We had a high risk ultrasound today to see if our new baby has any birth defects. We are so thankful for the Lord's mercy, that this baby looks healthy. He has a perfect heart (according to the doctor), he has two normal sized kidneys, and he has been swallowing fluid and filling his stomach. Each of these things mean something to us, because our youngest had problems in these areas, and they ultimately were signs of CHARGE syndrome.

A great burden is lifted after this appointment. God is good no matter what, but I'm so thankful He chose to show us mercy in this way.

Monday, January 1, 2018

Purpose in Affliction

As I was headed in 2018 on New Years Eve, I began reading in 2 Corinthians. 

Some of my past posts have been on trials and suffering and thoughts one why we go through these things. Although, God likely has many reasons for what we go through, I love it when He points out specific reasons. 

In 2 Corinthians 1:3-7, we see that "if we are afflicted, it is for your (others) comfort and salvation." 

Our afflictions are for the purpose of comforting others and bringing them to salvation. 

We see that Christ's afflictions were for the same purpose - our comfort and salvation, and now as Christians, our purpose is the same.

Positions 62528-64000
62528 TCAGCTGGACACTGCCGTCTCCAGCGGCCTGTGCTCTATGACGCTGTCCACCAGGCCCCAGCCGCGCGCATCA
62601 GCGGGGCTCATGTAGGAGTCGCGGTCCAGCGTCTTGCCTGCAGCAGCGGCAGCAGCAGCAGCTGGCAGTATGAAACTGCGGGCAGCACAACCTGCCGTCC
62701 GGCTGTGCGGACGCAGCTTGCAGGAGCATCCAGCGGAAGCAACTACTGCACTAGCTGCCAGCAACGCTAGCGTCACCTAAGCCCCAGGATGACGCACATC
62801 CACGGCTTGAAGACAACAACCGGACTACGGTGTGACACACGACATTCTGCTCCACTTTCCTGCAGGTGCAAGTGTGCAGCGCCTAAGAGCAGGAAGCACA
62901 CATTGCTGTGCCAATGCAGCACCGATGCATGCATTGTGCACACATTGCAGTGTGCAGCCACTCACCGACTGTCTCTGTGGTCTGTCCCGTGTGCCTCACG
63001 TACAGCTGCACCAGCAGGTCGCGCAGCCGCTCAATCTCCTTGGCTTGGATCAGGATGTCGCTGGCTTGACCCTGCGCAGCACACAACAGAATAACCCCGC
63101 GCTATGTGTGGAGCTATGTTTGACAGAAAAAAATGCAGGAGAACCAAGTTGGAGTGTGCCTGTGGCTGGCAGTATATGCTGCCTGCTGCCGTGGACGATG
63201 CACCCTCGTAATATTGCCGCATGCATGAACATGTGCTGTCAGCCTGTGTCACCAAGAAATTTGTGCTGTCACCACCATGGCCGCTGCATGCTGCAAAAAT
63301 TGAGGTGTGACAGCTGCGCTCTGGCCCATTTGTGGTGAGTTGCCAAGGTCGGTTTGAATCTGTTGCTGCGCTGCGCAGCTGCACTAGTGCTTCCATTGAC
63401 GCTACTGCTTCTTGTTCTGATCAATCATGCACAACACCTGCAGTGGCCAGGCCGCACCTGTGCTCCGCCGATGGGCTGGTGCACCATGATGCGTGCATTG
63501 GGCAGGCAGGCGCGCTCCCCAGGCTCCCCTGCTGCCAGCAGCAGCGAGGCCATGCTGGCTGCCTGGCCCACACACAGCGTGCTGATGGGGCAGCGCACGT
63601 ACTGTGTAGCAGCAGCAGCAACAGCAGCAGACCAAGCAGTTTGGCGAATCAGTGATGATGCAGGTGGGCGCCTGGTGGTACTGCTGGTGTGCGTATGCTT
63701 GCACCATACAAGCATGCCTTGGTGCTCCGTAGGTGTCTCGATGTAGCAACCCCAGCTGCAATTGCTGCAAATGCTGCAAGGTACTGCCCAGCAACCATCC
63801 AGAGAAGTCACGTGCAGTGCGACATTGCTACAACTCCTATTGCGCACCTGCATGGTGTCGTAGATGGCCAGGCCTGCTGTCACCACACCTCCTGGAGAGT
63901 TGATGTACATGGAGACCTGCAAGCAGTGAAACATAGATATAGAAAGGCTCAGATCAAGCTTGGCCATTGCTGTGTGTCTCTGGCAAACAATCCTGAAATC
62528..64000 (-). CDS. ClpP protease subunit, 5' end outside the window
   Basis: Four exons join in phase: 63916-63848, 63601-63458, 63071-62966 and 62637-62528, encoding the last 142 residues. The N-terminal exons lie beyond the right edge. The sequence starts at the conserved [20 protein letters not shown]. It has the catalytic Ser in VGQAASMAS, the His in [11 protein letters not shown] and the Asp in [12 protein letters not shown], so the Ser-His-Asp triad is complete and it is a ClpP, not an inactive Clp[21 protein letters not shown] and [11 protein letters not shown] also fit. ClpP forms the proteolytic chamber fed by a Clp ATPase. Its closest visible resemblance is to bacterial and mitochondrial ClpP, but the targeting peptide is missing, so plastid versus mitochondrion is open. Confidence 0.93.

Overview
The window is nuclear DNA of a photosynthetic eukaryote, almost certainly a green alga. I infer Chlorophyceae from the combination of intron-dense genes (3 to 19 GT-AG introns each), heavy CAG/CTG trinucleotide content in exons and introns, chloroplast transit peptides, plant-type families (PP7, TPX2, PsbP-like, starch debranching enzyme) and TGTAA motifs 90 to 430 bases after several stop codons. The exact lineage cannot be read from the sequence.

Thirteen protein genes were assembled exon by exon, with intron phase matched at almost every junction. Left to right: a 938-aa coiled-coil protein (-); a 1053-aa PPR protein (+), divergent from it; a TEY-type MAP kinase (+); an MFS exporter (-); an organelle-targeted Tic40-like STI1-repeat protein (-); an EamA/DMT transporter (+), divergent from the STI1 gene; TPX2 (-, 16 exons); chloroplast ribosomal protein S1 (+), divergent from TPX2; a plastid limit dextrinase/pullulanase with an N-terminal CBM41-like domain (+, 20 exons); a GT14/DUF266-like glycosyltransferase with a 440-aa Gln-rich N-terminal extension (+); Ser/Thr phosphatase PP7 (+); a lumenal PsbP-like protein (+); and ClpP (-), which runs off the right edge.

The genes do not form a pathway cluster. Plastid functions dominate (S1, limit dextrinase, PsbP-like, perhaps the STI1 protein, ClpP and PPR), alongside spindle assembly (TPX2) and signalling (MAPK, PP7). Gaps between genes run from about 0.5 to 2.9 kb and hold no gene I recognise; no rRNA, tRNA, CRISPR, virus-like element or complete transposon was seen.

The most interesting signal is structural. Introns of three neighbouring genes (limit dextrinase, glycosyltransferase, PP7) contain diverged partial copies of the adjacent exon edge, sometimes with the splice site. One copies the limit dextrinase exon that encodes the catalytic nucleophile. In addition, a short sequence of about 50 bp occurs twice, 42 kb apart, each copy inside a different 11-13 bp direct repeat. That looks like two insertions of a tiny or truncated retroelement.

There will always be afflicted people with afflictions bigger than ours or less than ours. We need to keep in mind this purpose of God's in our afflictions. 

2 Corinthians 1:3-7, "3 Blessed be the God and Father of our Lord Jesus Christ, the Father of mercies and God of all comfort, who comforts us in all our affliction so that we will be able to comfort those who are in [a]any affliction with the comfort with which we ourselves are comforted by God. For just as the sufferings of Christ are [b]ours in abundance, so also our comfort is abundant through Christ. But if we are afflicted, it is for your comfort and salvation; or if we are comforted, it is for your comfort, which is effective in the patient enduring of the same sufferings which we also suffer; and our hope for you is firmly grounded, knowing that as you are sharers of our sufferings, so also you are sharers of our comfort."

Sunday, December 17, 2017

More Than Salvation

John 10:9-10, "I am the door: by me, if any man enter in, he shall be saved, and shall go in and out, and find pasture. The thief cometh not but for to steal, and to kill, and to destroy: I am come that they might have life, and that they might have it more abundantly."